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Local artist busy with U.S. museum commission


With a “dream” studio at her fingertips, local aviation artist Cher Hogan’s desire to paint is at an all-time high.

It is in her new 18’ x 24’ studio, overlooking the residential property she owns with husband, Murray, at Windy Point, where Hogan is plugging away at what is literally her biggest project to date.

Hogan has been painting murals for the last month or so, finishing seven of the 12 she must complete by Oct. 1.

The murals (10 at 4’ x 8’ and two at 8’ x 16’), commissioned by the Beech 18 Society of America in Tellahoma, Tenn., depict Twin Beeches and a staggerwing aircraft. They will be unveiled at the grand opening of its aircraft museum there Oct. 14.

“They tell me [the murals] will hang 60 feet up from the floor,” said Hogan, noting the two larger murals will form a centre picture with five single murals on each side.

“I never knew there were so many different kinds of Twin Beech aircraft!” she chuckled Monday in her studio.

“And it has been a real challenge for me to paint this big. I have to keep standing back and looking at [my work] to make sure I’m getting it right!” she laughed.

Originally, the Beech 18 Society had wanted Hogan to spend two or three months in Tellahoma to paint a 120’ x 60’ mural of the aircraft on the museum wall. But logistics and personal commitments eventually landed the project here at home.

Even though Hogan had been asked last October about taking the commission, the society didn’t make a final decision until February.

Research papers, photographs, and registration numbers for each of the aircraft didn’t reach Hogan until May, and it wasn’t until July that she had a place big enough to accommodate the large sign boards used for the murals.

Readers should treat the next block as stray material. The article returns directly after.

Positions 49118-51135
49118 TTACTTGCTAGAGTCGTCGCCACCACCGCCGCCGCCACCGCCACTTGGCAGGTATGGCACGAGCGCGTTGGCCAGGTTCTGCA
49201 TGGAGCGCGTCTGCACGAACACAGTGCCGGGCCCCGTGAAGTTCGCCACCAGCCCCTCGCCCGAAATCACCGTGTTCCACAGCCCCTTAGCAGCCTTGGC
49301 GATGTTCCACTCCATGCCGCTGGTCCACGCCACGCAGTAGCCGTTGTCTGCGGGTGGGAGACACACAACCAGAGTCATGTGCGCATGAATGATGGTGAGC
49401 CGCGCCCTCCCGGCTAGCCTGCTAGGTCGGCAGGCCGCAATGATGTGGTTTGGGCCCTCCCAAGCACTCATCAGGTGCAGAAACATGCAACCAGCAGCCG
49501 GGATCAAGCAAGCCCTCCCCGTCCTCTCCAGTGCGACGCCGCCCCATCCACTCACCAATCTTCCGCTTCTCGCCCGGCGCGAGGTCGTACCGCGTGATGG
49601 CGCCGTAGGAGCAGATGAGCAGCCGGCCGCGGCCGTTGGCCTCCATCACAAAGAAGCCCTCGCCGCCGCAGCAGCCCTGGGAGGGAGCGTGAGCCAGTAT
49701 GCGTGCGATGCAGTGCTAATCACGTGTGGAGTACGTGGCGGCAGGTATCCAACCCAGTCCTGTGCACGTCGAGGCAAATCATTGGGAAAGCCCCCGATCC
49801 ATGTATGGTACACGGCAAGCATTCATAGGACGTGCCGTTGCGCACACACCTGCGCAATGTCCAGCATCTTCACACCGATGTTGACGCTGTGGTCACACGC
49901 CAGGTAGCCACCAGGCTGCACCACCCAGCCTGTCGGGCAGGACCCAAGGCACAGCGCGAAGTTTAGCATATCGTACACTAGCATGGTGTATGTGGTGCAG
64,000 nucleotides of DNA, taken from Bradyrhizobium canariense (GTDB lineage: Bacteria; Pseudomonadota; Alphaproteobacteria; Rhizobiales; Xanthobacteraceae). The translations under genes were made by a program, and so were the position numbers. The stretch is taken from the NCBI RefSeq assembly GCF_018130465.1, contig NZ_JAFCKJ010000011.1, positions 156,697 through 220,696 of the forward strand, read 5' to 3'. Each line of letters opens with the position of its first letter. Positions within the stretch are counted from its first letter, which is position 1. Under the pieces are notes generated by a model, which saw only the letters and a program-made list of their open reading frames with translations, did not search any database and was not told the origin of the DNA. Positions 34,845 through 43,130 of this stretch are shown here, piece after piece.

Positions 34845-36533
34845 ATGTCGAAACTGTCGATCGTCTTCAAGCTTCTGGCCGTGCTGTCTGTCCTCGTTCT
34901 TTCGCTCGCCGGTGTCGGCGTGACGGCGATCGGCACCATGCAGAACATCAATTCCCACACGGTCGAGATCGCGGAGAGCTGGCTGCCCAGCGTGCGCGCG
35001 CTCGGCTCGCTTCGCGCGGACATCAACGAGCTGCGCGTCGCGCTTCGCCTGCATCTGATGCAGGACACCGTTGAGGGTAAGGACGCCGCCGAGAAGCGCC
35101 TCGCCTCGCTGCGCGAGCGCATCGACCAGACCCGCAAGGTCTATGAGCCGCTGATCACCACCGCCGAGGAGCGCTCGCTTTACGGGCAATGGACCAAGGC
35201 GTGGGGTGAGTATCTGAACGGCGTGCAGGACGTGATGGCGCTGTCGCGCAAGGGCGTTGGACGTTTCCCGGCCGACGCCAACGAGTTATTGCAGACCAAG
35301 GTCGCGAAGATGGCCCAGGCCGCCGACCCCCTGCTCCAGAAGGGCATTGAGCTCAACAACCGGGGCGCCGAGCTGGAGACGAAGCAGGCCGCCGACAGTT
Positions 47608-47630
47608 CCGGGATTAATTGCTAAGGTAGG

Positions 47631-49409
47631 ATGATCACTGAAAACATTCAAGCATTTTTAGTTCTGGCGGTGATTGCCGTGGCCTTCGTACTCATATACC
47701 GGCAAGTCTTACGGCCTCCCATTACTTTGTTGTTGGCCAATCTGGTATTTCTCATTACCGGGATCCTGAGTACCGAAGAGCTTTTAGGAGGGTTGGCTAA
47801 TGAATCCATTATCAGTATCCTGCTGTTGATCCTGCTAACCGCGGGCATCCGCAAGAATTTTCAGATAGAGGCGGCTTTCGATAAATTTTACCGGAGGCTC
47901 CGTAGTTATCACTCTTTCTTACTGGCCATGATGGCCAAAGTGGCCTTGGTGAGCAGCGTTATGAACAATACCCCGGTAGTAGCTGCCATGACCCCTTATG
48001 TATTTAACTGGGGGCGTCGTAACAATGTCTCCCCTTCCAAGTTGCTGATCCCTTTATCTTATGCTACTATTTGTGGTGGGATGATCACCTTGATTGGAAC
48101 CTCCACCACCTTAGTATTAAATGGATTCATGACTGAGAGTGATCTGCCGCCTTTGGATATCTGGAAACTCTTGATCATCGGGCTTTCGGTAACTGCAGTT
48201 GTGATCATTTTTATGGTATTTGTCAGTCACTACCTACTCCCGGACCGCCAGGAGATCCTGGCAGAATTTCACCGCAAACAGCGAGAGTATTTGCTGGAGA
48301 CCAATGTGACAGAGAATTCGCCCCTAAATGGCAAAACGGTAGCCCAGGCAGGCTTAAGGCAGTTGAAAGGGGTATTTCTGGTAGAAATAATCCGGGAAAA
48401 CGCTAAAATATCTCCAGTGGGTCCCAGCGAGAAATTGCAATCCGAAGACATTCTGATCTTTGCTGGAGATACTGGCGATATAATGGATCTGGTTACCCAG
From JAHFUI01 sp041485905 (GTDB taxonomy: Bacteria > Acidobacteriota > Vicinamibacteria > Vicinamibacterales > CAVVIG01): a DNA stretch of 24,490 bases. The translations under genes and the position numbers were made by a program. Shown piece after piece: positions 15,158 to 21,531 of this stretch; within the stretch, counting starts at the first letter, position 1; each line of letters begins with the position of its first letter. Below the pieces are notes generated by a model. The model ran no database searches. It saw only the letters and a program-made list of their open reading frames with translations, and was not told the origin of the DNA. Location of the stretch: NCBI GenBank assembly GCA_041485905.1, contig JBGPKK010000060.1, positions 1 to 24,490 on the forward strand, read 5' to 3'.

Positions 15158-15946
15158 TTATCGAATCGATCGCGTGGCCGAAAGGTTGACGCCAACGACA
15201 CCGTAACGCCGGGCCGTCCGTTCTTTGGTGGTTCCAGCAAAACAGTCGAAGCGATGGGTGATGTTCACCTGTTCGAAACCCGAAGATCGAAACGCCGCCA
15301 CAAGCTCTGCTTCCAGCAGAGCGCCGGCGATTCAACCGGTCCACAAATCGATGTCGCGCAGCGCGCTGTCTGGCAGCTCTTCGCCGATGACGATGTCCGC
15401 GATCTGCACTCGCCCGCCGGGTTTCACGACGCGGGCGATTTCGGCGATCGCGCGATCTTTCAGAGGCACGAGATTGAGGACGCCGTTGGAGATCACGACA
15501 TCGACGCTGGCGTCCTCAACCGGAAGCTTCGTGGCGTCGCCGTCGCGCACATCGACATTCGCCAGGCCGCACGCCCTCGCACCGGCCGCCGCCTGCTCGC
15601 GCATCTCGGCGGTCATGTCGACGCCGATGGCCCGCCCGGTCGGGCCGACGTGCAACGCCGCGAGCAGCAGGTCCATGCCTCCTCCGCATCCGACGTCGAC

“I had nowhere to do it until we got this studio finished,” she gestured. “My six or seven months [of painting] shrunk to two really quickly!”

Hogan is using sign paint as a medium. And though she noted it had great coverage qualities, it packed the fumes and lacked the blending advantages of acrylics.

Meanwhile, Hogan’s trip to the National Museum in Ottawa at the end of June to deliver four pieces of artwork for an exhibit opened her eyes even further to where she stands in the art world.

The exhibition, entitled “People, Places, and Planes,” was part of the activities of the Canadian Aviation Artists Association’s annual general meeting in Ottawa.

“The exhibit featured the largest display of Canadian aviation artists ever assembled,” Hogan noted.

“To walk in an establishment like that . . . it’s massive, and they wanted to hang something of mine in there,” she marvelled. “I feel absolutely privileged and honoured.”

But despite four magazine covers already depicting her aviation artwork (with another upcoming in January), two book covers, and 15 articles written about her in seven different aviation magazines, Hogan still is far from getting the “swelled head” effect, noting the realities of home keep her ego in check.

“I’m so busy with this [career] and I love it so much. It’s been really rewarding [but] I don’t get much chance to stop and think about what it [all means],” she said.

“Besides, I still clean my own toilet bowl and that keeps my feet on the ground,” she smiled.

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